If you apply for a position at the office, you should bear in mind that most employers require you to have hands-on experience in Excel. The command of Excel that is expected by your future employer depends on the position you are applying for and on tasks you will be performing.
At the basic level employers expect you to know how to:
- Property enter data
- Perform basic mathematical calculations
- Filter and sort data
- Format cells
- Freeze panes
- Print documents
- Insert simple charts
- Perform operations on spreadsheets, e.g. hide, unhide rows or columns
Users with intermediate command in Excel should also be able to:
- Use logical formulas (IF, IFS, IFERROR, OR, AND), lookup formulas (VLOOKUP), mathematical formulas (SUMIF, ROUND), statistical formulas (COUNTIF, COUNTIFS) and text formulas
- Perform data analysis using Pivot Tables and Subtotals
- Analyze data with charts
- Import data from csv or text files
Advances users should be able to:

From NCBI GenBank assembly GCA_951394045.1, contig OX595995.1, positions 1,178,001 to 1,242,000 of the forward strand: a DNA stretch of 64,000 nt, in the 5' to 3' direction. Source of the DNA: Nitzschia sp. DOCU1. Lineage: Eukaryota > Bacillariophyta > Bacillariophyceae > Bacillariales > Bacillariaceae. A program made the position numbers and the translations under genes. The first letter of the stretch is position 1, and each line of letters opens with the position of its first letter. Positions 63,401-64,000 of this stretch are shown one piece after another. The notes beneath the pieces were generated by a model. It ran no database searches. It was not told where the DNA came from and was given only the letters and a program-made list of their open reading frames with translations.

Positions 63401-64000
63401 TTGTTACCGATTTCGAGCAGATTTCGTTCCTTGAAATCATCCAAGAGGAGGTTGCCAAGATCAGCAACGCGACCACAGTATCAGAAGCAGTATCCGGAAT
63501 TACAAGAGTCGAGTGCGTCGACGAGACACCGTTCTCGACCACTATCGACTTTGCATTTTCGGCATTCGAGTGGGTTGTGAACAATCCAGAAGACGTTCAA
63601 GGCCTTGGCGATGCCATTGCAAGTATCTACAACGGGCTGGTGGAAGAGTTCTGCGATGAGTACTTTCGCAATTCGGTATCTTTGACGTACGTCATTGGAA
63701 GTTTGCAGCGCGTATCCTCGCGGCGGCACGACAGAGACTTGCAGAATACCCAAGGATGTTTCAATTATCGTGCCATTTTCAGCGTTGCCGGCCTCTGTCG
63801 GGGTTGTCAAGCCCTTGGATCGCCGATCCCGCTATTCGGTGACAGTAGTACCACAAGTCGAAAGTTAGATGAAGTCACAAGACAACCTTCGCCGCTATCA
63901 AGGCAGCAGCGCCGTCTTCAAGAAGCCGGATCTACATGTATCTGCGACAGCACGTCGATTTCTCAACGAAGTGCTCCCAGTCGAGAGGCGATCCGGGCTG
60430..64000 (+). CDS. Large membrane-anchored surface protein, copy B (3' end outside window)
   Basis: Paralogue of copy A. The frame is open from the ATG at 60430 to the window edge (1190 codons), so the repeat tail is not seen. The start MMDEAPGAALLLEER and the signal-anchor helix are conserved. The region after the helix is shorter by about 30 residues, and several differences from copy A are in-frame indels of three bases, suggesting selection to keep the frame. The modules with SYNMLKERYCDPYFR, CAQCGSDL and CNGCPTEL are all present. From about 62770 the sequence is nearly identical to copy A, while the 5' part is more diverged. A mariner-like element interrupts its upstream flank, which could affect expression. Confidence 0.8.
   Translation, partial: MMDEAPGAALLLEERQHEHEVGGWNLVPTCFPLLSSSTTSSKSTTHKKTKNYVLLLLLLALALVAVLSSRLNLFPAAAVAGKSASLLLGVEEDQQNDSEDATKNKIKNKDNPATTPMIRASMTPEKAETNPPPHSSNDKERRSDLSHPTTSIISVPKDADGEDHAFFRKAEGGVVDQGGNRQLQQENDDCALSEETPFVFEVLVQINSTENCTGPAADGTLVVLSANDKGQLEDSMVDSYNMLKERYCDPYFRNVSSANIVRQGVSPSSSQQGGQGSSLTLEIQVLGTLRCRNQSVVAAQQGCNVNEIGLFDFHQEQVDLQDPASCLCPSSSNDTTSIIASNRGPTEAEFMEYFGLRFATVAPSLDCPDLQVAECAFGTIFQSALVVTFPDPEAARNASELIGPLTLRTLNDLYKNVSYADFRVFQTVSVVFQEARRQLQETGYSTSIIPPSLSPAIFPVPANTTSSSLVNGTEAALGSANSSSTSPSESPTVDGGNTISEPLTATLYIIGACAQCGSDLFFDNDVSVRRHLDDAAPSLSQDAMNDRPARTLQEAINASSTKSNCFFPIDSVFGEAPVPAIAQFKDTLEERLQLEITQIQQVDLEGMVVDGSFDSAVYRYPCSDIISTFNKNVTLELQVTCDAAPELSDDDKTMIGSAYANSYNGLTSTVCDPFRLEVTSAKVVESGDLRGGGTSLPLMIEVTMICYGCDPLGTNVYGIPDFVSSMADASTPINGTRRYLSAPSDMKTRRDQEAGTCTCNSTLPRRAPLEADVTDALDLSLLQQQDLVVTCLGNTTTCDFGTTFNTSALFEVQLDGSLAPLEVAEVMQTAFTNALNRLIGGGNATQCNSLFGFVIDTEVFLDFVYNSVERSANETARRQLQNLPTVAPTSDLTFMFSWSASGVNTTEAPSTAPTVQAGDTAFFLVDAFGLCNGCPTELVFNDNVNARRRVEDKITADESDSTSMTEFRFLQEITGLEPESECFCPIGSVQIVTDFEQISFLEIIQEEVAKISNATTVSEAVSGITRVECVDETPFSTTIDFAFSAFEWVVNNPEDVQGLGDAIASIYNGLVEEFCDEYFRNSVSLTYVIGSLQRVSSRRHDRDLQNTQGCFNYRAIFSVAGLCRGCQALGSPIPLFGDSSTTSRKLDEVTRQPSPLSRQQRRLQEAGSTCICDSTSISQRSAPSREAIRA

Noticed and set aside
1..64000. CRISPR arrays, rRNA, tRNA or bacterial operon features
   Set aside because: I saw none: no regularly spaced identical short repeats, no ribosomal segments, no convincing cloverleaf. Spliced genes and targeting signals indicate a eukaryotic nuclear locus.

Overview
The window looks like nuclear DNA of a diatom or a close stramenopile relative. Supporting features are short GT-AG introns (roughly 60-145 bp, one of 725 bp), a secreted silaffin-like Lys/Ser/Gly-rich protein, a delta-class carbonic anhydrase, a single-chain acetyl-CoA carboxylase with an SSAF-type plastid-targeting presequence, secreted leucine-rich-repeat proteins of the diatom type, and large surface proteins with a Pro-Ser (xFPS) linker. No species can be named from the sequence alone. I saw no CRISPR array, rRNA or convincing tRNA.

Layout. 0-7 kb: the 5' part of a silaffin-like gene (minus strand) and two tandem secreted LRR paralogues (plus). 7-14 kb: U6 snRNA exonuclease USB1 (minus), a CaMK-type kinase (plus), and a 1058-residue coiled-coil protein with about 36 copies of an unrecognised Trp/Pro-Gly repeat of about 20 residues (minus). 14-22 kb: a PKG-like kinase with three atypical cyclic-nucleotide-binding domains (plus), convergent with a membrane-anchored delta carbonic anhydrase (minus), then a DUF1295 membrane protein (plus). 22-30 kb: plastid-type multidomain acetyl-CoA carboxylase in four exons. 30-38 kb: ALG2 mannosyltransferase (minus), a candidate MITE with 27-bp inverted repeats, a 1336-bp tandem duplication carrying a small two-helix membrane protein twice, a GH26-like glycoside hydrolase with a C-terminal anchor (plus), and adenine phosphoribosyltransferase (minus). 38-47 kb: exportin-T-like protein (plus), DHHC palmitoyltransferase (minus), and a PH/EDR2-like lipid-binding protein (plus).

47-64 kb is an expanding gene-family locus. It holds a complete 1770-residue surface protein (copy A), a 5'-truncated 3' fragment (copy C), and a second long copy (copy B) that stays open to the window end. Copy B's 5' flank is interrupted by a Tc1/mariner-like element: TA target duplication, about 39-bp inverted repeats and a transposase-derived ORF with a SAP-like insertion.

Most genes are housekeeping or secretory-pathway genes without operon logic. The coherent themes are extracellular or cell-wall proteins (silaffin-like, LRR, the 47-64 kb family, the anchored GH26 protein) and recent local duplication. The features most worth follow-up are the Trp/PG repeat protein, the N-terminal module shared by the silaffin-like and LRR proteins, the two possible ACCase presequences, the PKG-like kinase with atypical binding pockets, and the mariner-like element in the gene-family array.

- Use most of logical, lookup and information formula
- Write more complex embedded formulas
- Perform advanced data analysis using pivot tables
- Use macros
- Import and transform data using PowerQuery
- Create dashboards using PowerPivot tool
Although you can state the level of your command in Excel in your résumé, be prepared for an Excel test for job applicants.
There are different forms of tests that you should be aware of. The most common are:
- Case study
- Multiple choice test
During an interview, you might be asked about your experience in working with Excel spreadsheets. You might be asked to describe reports you used to prepare and which Excel functions and tool you used. It is common to ask which Excel function or tool is more suitable to solve a particular task. Occasionally you can be asked about advantages or disadvantages of the most popular formulas or tools.
A case study is one of the most common ways of checking a candidate’s command in Excel. Usually, you are provided with a spreadsheet and asked to solve tasks similar that you will face during your work routine. Remember that your time to perform all tasks will be limited.
Multiple choice questions
This type of test is usually performed online before you are invited for a job interview. You receive an email with a link to a website with the test. On average such tests consists of 30 questions. Remember to read instructions carefully; the test can be either single or multiple choice. It is important to get to know Excels’s technical language before sitting such a test, check names of formulas, tools, and elements of the program’s window.